AI could be better than doctors at detecting breast cancer, study finds

Studies in Hungary and other parts of Europe have proven AI to be effective in identifying breast cancer in mammograms like the one pictured above.
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  • Experts debate the most effective uses of artificial intelligence as the technology develops.
  • One of the most beneficial use cases to date has been the technology’s ability to identify cancer, the NYT reported.
  • Studies in Hungary and other parts of Europe have found it just as capable as humans.

The ever-growing wave of artificial intelligence technology continues to expand in the field of medicine, as several clinics around the world are beginning to experiment with AI to help doctors detect breast cancer.

Hungary was one of the biggest and early adopters of the technology, as at least five hospitals or clinics that perform thousands of breast cancer exams a year have used AI programs since 2021, according to the New York Times. The success of using AI to detect cancer in Hungarian clinics has inspired doctors in England, Scotland and Finland to also experiment with the technology, according to the Times.

In a study published last year that painted a picture of an AI program’s ability to identify breast cancer in 250,000 scans, the technology was found to be as effective, if not more so, than a human radiologist. , and was also able to read scans faster overall.

The study concluded that the integration of technologies in the medical field could reduce the workload of radiologists by having an automated system capable of providing a second opinion quickly and accurately.

Companies have been developing such programs for years, as existing artificial intelligence technologies become increasingly capable of more complex tasks. Insider previously reported on programs created by Google that were able to sometimes outperform doctors while still in development in 2020.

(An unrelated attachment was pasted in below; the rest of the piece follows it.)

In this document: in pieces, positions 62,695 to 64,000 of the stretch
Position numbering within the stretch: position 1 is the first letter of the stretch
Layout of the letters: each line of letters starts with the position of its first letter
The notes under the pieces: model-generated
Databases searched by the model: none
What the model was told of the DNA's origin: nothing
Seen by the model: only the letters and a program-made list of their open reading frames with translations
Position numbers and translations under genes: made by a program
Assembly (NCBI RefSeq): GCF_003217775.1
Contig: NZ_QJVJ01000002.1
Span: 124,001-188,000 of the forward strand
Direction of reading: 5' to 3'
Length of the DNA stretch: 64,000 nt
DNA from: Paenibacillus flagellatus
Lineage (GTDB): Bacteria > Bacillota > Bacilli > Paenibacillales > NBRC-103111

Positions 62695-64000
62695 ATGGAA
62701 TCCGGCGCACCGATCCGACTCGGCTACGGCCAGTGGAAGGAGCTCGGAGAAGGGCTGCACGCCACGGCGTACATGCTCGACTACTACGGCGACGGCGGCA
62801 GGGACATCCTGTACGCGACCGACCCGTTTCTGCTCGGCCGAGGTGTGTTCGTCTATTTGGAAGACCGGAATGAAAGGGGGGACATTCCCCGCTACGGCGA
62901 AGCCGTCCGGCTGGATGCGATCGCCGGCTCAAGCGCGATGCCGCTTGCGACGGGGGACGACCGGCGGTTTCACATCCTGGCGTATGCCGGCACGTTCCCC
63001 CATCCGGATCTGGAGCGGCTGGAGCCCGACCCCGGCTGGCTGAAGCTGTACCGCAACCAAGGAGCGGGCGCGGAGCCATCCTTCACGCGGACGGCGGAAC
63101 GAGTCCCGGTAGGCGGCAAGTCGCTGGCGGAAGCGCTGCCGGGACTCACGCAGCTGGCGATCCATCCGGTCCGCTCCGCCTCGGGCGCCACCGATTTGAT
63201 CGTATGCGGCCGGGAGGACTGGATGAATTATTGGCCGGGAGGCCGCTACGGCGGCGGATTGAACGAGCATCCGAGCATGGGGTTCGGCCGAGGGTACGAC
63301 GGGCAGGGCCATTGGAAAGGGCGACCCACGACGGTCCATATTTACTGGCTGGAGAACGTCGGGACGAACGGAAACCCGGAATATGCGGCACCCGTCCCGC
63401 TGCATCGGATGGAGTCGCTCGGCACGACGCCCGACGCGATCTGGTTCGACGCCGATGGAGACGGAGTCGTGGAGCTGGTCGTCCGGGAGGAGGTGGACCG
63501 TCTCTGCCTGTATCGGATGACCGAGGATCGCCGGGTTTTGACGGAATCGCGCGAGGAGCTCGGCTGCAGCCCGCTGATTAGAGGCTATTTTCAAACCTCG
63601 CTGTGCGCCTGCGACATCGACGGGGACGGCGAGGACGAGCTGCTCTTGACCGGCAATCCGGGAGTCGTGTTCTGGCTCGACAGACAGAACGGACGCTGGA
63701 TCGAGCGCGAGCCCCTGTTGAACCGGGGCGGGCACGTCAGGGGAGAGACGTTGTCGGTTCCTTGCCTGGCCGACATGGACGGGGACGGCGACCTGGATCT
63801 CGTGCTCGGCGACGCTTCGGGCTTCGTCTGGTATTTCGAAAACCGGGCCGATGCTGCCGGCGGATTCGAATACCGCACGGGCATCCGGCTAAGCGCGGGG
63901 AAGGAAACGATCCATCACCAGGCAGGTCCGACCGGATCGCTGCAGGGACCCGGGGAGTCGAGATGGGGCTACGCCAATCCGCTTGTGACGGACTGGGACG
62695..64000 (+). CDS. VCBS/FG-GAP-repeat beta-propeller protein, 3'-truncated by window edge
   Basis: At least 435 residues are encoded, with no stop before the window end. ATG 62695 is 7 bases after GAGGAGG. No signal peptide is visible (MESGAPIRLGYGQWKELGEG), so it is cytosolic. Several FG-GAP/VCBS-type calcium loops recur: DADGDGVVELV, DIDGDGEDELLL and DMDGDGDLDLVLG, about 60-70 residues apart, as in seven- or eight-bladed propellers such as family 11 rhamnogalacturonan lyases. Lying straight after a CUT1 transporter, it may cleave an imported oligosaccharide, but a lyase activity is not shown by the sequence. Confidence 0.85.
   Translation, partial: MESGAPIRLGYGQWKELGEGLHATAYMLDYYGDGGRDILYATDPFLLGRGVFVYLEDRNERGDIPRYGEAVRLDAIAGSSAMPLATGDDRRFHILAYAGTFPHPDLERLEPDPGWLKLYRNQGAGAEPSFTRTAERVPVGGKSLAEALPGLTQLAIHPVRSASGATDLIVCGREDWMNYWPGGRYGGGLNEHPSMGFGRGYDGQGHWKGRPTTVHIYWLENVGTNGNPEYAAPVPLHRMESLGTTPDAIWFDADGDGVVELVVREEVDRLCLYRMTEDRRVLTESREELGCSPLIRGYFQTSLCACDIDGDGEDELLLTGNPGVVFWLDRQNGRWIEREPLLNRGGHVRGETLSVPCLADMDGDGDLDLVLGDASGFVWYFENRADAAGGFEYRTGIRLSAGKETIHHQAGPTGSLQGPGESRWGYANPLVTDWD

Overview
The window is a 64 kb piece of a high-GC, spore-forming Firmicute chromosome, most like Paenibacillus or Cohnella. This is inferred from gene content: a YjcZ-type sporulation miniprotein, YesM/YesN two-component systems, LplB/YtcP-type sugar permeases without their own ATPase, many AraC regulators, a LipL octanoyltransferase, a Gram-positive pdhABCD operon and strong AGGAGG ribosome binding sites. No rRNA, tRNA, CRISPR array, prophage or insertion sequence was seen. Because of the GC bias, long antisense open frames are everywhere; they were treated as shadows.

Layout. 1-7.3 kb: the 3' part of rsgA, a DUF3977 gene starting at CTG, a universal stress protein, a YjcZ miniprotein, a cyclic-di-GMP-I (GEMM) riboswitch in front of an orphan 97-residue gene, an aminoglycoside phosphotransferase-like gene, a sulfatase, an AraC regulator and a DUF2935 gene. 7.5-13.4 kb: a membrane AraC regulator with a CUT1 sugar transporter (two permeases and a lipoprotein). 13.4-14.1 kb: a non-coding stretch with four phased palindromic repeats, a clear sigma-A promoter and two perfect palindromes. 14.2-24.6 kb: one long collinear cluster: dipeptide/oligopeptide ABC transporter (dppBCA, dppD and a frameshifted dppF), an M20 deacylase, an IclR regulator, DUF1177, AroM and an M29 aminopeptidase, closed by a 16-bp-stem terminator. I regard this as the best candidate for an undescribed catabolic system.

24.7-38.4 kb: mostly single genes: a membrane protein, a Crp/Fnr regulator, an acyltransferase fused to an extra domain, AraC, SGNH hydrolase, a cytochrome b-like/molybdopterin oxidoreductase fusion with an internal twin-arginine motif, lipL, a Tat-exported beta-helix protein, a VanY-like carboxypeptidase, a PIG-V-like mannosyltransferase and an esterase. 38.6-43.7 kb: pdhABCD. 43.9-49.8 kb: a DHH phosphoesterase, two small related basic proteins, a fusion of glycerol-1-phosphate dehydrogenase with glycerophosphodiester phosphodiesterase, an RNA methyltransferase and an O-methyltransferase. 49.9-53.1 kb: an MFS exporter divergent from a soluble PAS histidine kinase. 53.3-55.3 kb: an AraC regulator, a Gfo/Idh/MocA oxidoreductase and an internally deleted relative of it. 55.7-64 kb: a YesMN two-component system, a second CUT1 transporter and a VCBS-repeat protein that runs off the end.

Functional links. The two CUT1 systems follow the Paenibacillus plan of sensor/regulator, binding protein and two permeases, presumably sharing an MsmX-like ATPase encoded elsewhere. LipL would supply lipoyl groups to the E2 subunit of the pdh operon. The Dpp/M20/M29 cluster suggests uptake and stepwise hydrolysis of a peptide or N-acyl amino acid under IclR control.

A doctor who spoke to The Times said AI systems could help prevent human error caused by fatigue, as human radiologists could miss life-threatening cancer during a CT scan while working long hours. hours.

Another told The Times he had been shocked by the effectiveness of AI programs after presenting the software with some of the toughest cases of his career – including cases in which other radiologists had missed signs. of cancer during a scan – and the program correctly identified. cancer every time.

However, several doctors and AI experts have said that Times AI technology will never replace doctors, but rather will be used to supplement care, such as having one or two doctors evaluate scans to look for a cancer and then using an AI system to double-check anything. they may have missed.

“An AI-plus-doctor should replace the doctor alone, but an AI shouldn’t replace the doctor,” Peter Kecskemethy, a computer scientist and co-founder of a company that develops AI programs helping doctors, told The Times.

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